Core Values Revisited
Core Values revisited
In the winter of 2008‑2009, a full eighteen months before we were scheduled to welcome our first chalutzim (campers/pioneers) to Ramah Outdoor Adventure, a group of us spent many weeks articulating a set of Jewish core values that we would use as our guiding principles when creating the camp program. We used Dr. Ismar Schorch’s Sacred Clusters as the basis for our principles, written in 1995 by the then‑Chancellor of the Jewish Theological Seminary in an attempt to articulate the principles of Conservative Judaism. By beginning our planning process around our Jewish values, and not the activities we hoped to offer, we were able to ensure that everything we developed for camp from that point forward would be influenced by these values. Each year, we begin our staff training with a program articulating our Jewish core values. Anyone who enters our Chadar Ohel (dining hall) knows that these values are displayed in large print on the walls of the dining hall, as a constant reminder of why we come together each summer as a Kehillah Kedosha (a holy community).
Last summer, our madrichim (counselors) expressed concern that while they inherently understood the Jewish core values of camp, the current iteration of these values is not easily comprehended by our chalutzim, especially younger campers. They asked that we reword these values to reflect a camper‑centric approach.
Our 2012 program director, Zach Usmani, has completed the first attempt at rewriting our values. I offer them to you below in both the original and revised format. Please feel to comment on these on our webpage or Facebook page or by email to either Zach or Rabbi Eliav before we commit any of these to large print in the chadar ohel this summer.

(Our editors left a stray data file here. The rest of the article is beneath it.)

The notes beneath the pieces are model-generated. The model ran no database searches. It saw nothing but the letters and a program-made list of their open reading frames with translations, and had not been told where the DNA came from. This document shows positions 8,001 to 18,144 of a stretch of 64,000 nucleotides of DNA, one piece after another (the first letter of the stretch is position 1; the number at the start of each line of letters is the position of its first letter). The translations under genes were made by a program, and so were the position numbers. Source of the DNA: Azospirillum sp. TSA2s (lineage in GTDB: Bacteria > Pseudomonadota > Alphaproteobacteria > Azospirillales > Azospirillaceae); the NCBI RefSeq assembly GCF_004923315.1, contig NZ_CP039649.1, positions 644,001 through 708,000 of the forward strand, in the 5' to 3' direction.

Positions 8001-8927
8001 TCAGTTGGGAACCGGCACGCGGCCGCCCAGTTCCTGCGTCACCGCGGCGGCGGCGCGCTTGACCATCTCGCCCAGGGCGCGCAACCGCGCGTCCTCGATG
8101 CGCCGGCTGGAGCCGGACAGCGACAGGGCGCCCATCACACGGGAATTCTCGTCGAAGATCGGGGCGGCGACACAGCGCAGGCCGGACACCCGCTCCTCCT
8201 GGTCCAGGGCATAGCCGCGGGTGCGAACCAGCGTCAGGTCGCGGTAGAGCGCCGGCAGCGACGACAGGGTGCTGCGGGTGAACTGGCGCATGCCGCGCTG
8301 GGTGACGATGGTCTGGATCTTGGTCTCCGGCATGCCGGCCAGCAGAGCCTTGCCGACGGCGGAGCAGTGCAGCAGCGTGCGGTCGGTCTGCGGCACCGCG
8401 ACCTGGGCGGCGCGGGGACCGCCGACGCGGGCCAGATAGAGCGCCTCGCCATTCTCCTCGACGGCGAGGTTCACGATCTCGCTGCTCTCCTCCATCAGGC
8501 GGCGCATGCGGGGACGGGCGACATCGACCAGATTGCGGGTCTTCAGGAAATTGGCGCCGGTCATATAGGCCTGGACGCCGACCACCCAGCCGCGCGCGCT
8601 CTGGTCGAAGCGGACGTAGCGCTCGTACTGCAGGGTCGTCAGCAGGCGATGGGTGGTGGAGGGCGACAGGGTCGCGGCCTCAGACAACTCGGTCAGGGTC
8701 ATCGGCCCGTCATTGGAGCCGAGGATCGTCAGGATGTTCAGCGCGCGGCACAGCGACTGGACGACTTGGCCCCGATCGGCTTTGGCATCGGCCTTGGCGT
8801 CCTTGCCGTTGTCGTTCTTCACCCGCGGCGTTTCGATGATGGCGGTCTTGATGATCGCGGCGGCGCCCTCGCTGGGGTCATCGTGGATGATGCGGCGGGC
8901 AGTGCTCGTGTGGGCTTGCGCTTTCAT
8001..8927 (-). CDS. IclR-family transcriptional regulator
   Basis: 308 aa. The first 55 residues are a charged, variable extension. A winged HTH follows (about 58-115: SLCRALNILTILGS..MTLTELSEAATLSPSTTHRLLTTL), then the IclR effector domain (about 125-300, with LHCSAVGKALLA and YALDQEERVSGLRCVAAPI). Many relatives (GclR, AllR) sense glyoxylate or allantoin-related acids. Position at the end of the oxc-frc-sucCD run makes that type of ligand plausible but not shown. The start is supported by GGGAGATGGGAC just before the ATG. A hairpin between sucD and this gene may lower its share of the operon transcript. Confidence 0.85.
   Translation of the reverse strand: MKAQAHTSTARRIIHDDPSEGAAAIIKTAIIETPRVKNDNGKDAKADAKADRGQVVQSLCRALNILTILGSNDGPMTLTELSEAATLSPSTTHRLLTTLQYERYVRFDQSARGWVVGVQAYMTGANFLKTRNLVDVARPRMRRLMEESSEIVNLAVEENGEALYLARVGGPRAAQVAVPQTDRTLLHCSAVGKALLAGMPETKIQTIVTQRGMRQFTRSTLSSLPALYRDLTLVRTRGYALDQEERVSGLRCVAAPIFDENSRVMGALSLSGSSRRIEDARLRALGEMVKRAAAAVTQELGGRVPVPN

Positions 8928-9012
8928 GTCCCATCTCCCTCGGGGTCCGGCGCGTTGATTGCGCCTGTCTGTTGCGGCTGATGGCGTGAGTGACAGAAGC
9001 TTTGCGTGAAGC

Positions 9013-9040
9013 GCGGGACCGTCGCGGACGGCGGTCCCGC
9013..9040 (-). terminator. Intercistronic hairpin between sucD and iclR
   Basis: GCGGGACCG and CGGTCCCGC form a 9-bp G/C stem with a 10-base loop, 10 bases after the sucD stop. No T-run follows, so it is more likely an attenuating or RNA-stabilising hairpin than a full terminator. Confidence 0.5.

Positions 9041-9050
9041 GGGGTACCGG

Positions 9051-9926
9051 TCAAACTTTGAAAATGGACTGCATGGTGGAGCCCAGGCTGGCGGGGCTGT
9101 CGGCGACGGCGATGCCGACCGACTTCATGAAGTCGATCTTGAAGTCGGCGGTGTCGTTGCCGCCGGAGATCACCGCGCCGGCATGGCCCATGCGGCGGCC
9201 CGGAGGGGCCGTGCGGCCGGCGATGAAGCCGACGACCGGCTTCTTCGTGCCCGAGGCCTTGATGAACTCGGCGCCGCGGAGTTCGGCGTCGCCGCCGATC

Value # 1
- Developing a relationship with the Divine: We believe that every Jew should have their own personal understanding of the Divine. While this understanding can/should change over time, one should have a concept God in order to engage in Jewish practice.
- Developing a Relationship with the Divine: Chalutzim will engage in conversations about God with staff and other campers, and campers will be able to intelligently articulate their view of the Divine.
- Jewish learning: We believe that the study of Torah, in both the narrow and extended sense, must be a part of living a Jewish life. Each generation and every community appropriated the Torah afresh through their own interpretive activity, creating a vast dialogue in which differences of opinion were valid and preserved. It is our job to continue this tradition and create our own understandings of these ancient texts.
- Jewish Learning: Chalutzim will engage in Jewish learning on a daily basis, through the study of a range of texts, tefillah, teaching others, and purposeful discussions with staff.
- Jewish identity and community: We believe that all Jews are part of a larger Jewish community and that it is imperative to instill this sense of belonging in campers and staff members.
- Jewish Identity and Community: Chalutzim will feel a sense of belonging to, and be enthusiastic members of, the camp community and the larger Jewish community.
- Jewish observance: We believe that at the core of the Jewish people is their dedication to Jewish observance (Halacha). Commitment to halacha has enabled the Jewish people to survive for over 2,000 years.
- Jewish Observance: Chalutzim will make a greater commitment to Halacha in and out of camp, as Halacha is at the core of our people.
- Hebrew: Hebrew is the irreplaceable language of the Jewish people. It was never merely a vehicle of communication, but part of the fabric and texture of Judaism.
- Hebrew: Chalutzim will increase their knowledge of, and connection to, the Hebrew language through daily use by Chalutzim and Tzevet and Hebrew announcements, signage, and songs.
- Appreciation for the outdoors: We believe that the natural beauty in this world is something to appreciate and to celebrate.
- Appreciation for the Outdoors: Chalutzim will practice leave no trace camping and work to minimize their ecological footprint because we believe that the natural beauty in this world is something to appreciate and to celebrate.
- Our Partnership with God in Repairing the World: We believe that we are partners with God in the on‑going repairing of the world and that our actions impact the larger whole.
- Tikkun Olam: Chalutzim will perform acts of tikkun olam and engage in meaningful conversations about the origins and impact of tikkun olam, repairing of the world.